Review: Woodward and Bernstein’s All The Presidents Men


All the President’s Men
Bob Woodward and Carl Bernstein

I’m as surprised as you are that I never read this book before. Sure, I’ve seen the movie, and know the story, but reading this play by play of how Woodward and Bernstein uncovered the levels of deceit and criminality in the Nixon White House is fascinating, and sobering.

Especially in days like these.

Much of it is eerily prescient. The initial impression that the crimes were by underlings or those only tangentially related to the campaign, followed by more and more revelations of how high up it went, and all the while with the White House disparaging the press and claiming, essentially, “fake news” every time Woodward and Bernstein dropped another bombshell.

Sound familiar?

There’s more here as well, the deep concerns the Washington Post had about not going farther than the facts substantiated. The times they got it wrong, and the way those errors hurt innocent people. The courage of Katherine Graham to stick with the story, and the cowardice of many in Nixon’s white house who tried to silence whistle blowers and lied to the public. It’s a fascinating read, told in a staccato reportage style I love. I can’t imagine why you wouldn’t want to read it.

Recommended.

Review: Carney’s What Doesn’t Kill Us

What Doesn’t Kill Us: How Freezing Water, Extreme Altitude, and Enviromental Conditioning Will Renew Our Lost Evolutionary Strength.

Scott Carney

Ok, the title is awful. But this might still be worth your time.

An exploration of the philosophy of weirdo fitness guru of the moment Wim Hof as well as the latest science on breath holding, cold immersion, and other bodily stressors which are very much in vogue in the fitness community these days.

So, basically catnip for someone like me.

Carney is an investigative journalist who previously wrote an expose on the cult of personality surrounding Buddhist teacher Michael Roche, and he came to Hof with a heavy dose of skepticism. He left a convert, incorporating Hof’s breath exercises and cold exposure philosophy into his daily life (with measurable improvements in his health) and eventually accompanying Hof and a group who attempt to set the record for group speed assault of Kilimanjaro… shirtless.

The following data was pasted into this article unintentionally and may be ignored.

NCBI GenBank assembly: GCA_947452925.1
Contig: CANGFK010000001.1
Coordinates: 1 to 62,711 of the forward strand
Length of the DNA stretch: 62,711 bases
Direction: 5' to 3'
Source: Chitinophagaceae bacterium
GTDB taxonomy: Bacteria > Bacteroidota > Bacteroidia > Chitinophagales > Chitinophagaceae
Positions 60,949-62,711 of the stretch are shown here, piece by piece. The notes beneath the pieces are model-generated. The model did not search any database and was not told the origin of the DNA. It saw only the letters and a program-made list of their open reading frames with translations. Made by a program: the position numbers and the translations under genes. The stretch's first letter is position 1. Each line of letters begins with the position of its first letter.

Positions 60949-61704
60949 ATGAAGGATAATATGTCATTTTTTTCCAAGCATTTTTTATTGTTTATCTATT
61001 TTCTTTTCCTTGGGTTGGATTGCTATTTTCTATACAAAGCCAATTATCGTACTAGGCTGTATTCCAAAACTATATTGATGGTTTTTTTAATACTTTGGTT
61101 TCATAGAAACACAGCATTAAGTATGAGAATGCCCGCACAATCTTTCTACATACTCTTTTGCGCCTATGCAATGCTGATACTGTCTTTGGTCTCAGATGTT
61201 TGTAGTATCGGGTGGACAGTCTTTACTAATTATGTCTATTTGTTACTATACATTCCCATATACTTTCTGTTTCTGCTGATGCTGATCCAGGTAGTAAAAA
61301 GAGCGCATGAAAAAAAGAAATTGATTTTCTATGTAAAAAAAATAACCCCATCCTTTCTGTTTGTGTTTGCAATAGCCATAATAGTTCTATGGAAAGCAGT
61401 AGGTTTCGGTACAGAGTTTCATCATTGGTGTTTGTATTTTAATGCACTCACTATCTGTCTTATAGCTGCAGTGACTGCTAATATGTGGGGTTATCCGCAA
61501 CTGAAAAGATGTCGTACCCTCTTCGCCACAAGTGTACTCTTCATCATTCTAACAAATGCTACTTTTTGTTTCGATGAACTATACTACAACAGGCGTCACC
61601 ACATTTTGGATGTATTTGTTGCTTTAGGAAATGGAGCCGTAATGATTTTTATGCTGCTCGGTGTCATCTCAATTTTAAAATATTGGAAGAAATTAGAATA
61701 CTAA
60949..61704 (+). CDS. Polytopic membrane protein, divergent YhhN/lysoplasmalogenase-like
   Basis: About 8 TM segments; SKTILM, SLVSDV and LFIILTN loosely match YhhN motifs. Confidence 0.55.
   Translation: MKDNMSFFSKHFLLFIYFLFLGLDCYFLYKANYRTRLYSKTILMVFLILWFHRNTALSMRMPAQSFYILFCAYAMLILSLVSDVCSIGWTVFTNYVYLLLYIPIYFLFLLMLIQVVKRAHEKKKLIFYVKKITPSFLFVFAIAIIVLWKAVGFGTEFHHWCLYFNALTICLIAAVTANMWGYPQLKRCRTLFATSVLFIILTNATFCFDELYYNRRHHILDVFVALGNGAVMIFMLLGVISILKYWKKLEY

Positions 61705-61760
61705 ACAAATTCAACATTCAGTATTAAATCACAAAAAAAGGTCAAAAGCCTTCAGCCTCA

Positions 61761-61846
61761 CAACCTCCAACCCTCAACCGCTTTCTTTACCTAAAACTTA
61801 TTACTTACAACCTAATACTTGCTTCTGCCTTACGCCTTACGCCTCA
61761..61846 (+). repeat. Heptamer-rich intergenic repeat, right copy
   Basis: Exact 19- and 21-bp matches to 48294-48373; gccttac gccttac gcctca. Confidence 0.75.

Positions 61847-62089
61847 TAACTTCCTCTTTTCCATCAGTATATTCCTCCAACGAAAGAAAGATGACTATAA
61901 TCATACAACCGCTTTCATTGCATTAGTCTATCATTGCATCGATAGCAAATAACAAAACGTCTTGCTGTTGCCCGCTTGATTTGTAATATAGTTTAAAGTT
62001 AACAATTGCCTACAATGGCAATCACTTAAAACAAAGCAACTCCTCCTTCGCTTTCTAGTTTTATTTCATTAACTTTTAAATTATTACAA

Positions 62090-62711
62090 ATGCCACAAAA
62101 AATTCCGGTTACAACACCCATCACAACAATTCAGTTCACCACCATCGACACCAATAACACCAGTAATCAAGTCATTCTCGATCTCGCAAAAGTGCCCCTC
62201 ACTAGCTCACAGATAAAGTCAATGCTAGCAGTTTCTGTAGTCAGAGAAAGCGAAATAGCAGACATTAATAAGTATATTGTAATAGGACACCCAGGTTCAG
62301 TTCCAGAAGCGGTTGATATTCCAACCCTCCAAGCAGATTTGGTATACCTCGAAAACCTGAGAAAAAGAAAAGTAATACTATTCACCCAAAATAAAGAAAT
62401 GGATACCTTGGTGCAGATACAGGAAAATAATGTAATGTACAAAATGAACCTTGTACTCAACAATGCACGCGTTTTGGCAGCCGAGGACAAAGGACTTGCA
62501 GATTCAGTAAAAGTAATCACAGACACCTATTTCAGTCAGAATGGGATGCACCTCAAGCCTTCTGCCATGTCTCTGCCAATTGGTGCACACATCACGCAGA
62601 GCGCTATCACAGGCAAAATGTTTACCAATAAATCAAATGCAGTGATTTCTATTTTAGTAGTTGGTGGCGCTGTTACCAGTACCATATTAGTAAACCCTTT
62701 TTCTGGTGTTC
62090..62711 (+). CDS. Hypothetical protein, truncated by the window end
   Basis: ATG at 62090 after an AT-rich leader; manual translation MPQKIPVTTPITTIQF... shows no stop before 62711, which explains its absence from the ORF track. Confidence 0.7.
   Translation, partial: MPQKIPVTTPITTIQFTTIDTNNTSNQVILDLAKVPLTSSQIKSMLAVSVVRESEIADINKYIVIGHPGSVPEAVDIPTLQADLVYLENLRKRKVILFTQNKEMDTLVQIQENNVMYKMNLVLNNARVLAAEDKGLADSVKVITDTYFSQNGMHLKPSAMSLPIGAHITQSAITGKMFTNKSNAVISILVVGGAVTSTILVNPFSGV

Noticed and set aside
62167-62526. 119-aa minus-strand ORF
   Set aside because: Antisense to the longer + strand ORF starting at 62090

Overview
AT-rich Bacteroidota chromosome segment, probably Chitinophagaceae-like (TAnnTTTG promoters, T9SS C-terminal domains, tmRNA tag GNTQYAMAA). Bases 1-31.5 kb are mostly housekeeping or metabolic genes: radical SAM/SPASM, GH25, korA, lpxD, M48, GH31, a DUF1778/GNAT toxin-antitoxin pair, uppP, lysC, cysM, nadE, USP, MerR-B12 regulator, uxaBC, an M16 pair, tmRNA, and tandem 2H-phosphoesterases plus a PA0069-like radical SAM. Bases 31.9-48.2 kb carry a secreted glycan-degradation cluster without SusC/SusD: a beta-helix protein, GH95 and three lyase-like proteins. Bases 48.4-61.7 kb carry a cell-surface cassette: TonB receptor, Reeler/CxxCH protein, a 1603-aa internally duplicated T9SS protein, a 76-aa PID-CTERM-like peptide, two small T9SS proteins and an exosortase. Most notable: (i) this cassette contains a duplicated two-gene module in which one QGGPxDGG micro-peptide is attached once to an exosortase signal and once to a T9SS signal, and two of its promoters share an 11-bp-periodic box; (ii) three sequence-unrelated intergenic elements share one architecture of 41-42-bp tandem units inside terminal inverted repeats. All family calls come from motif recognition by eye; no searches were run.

If, like me, you’re fascinated with the outliers of the health and fitness world, it’s a great read. Hof is probably the most scientifically tested fitness guru of the modern age, and many of his ideas seem to be panning out. Science appears to be showing that his breath holding exercises and advocacy for exposure to cold work on a variety of auto-immune issues. Of course, as with all things fitness, its impossible to say whether these results are placebo effect or real. But who cares right? Either way, its changing people’s lives.

Still, despite the good work, Hof isn’t without his flaws of ego and hubris, which Carney points out. That Hof knows these things about himself is a bit of a consolation, but suffice to say, I won’t be putting myself in his hands anytime soon. All in all he’s an incredible guy and this is an interesting story for the fitness enthusiasts among you.

Recommended for the enthusiast.

Review: Lopez’s Story of Buddhism

The Story of Buddhism: A Concise Guide to its History and Teachings
Donald Lopez

I thought I wanted a history of the central tenets of Buddhism, and that’s exactly what I got. It turns out though, that I think I wanted something a bit different.
This history of Buddhism is a serious (if at times academic) look at the development of the core principles of Buddhism across the first 1000 years or so of its development. From the conception of “enlightenment” and “karma” to the evolving role of the clergy and lay people, Lopez does an admirable job of attempting to explain these concepts to those (like me) relatively new to the idea.

Still, the book smacks of the problems many academics have when they try to write for a popular audience. Even when attempting to be approachable, Lopez assumes knowledge, or he assumes that by mentioning a complex abstract concept, or historical once, you’ll remember it when it’s used again 100 pages hence.
All of which is to say, this isn’t a bad book. It does what it says it will do, but I needed something a bit more popular, a bit more journalistic. I wanted to learn more about what we know of the Buddha himself and his immediate followers. There’s little of that. Much more time is spent on the important (but less interesting to me) nuances of the changes overtime in the doctrine enlightenment and other theological matters. I don’t regret reading it, its interesting stuff as far it goes, but I wish I’d chosen a different text, more focused on the real world history and less on the intellectual history for my introduction to the movement.

Recommended for the enthusiast.